Although the major American leagues continue to dominate the global sports market financially, they are still fighting to develop their fanbases overseas. Opening offices in new territories and launching major marketing initiatives has proven successful at reaching new fans, but getting them in front of live action remains the ultimate goal of league bosses hoping to convert casual followers into die-hards. To this end, they have brought the mountain to Muhammad.
The National Football League’s International Series has proved a genuine success in London, with five regular-season games slated to take place in 2018, the 12th year matches have been played in the UK capital. This year also marks the 25th anniversary of the National Basketball Association’s (NBA) first fixtures in the city, when the Orlando Magic faced off against the Atlanta Hawks in two pre-season exhibition games at the now-defunct London Docklands Arena.
A quarter-century on, the NBA is warming up for an eighth annual regular-season fixture in the city’s O2 Arena, at a time when the world’s preeminent basketball league is more popular in the UK than it has been for a generation. Stars like LeBron James, Stephen Curry and Russell Westbrook have helped to drive viewing figures of BT Sport’s live Sunday-night NBA coverage up 90 per cent from the 2015-16 to 2016-17 season, while the O2 has sold out all 20,000 of its seats in each of the eight years it has held a game.
Ben Morel has been the NBA’s senior vice president and managing director of Europe, the Middle East and Africa (EMEA) for six of those eight years, and has overseen the growth of the London Game from experimental novelty to a staple of the NBA calendar and one of its “tent-pole events”. Here, he tells SportBusiness International about the development of the league’s overseas strategy and how it intends to grow its brand internationally.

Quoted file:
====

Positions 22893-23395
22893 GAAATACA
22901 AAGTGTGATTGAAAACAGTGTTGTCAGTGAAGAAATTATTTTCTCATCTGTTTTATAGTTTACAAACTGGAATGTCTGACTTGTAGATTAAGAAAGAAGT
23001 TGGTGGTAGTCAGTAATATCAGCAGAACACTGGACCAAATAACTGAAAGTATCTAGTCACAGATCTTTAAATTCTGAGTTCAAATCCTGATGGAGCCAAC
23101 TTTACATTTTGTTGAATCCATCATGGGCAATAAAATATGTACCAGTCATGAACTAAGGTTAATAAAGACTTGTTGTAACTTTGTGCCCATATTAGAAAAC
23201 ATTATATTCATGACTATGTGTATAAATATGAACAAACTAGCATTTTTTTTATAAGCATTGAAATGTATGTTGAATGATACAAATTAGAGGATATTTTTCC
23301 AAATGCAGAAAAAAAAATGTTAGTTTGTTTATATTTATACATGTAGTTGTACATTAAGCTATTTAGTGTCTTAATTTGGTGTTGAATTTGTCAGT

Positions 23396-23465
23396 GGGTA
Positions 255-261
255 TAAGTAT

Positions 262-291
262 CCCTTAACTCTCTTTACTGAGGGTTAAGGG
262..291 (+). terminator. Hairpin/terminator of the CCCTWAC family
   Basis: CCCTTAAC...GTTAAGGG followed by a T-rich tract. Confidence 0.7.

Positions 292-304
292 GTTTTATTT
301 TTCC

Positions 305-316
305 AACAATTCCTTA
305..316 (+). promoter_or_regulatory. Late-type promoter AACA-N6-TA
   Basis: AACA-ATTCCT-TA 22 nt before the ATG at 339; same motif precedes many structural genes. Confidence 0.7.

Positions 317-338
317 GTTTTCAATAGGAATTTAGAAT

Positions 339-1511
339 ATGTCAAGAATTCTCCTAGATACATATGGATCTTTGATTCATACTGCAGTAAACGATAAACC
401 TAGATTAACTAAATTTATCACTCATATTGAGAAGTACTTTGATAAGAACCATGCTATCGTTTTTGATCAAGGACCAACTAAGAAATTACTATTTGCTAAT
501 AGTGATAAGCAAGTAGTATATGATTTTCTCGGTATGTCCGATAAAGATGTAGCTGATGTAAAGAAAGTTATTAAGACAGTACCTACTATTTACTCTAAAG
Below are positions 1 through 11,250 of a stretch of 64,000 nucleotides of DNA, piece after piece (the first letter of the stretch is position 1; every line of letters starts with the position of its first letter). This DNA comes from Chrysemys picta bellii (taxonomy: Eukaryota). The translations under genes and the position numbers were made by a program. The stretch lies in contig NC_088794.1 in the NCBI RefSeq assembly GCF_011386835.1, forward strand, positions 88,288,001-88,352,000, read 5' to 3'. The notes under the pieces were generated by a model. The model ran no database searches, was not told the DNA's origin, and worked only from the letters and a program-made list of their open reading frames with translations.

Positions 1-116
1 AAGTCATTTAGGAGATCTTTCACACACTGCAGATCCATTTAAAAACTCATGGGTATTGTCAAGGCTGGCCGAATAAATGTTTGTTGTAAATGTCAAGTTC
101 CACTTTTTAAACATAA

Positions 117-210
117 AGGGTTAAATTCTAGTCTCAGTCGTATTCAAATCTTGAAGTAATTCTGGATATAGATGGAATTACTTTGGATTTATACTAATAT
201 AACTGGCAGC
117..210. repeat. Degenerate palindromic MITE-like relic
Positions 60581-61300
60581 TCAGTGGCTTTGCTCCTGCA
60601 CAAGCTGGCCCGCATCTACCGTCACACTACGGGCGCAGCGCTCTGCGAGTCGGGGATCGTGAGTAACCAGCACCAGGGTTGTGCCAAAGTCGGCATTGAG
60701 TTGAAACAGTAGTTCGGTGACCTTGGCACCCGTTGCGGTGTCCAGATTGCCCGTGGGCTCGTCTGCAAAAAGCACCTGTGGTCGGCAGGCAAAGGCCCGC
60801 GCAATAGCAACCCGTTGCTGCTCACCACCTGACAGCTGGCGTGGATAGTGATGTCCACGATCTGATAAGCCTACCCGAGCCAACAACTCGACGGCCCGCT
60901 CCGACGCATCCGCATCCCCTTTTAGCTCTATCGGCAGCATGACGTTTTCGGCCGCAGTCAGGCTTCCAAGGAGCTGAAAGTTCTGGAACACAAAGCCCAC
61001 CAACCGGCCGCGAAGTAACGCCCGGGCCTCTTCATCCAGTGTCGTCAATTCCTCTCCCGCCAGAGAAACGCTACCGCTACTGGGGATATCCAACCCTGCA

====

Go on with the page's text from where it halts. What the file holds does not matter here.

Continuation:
How has the NBA London Game grown in the eight years that you’ve hosted a regular-season fixture in the O2?
This year will be the 25th anniversary of our first pre-season game in London, back in 1993, and it’s growing from strength to strength. There’s great appetite from our fans to come to the game, and the interest is not only in London, it’s across the UK and Europe. The demand across Europe has grown dramatically, so we say internally that this is our European All-Star game, where the whole of Europe – whether it’s our fans or our business partners – wants to attend. It’s becoming a classic in the sport calendar.
What are your measures for the success of the game?
The arena is the same, and we sell out every year as fast as the system allows. We’ve got interest from our sponsors going from strength to strength. This year, Nike will be the presenting partner, using that platform to enhance the communication around their relationship with the NBA that started back in October  with them coming in as our official outfitter. The London marketplace is really important for Nike as one of their global cities for their basketball business. On top of Nike we’ve got ten other well-known partners, and a good mix of global and local partners. Müller Rice, for instance, have done a national promotion; Capital Radio are doing a national promotion. So the success with our sponsors and how they use the game as a key activation platform is very strong.
And then in terms of our broadcasters, we’ve got a lot of our broadcast partners from across Europe coming to cover it live on-site and treating it as a start to the play-off race. We’ve got the Christmas games, we’ve got the London Game, the All-Star Game, the Play-Offs and the Finals. London is one of the tent-pole events of the NBA calendar.
How closely do you work with BT Sport [the NBA’s UK broadcast partner] on the broadcast of the event?
They love it, obviously. We’re in daily contact with them throughout the year on how we activate and they’re a central part of the programme. The game will be on BT Sport 2 and free on their Facebook page, so this is obviously a key way for them to attract a larger audience and drive it to the regular BT coverage throughout the rest of the year. It’s a very important event for them as well as for us.
How are responsibilities divided in the NBA’s international operations? Does the London office have much autonomy from NBA HQ in New York?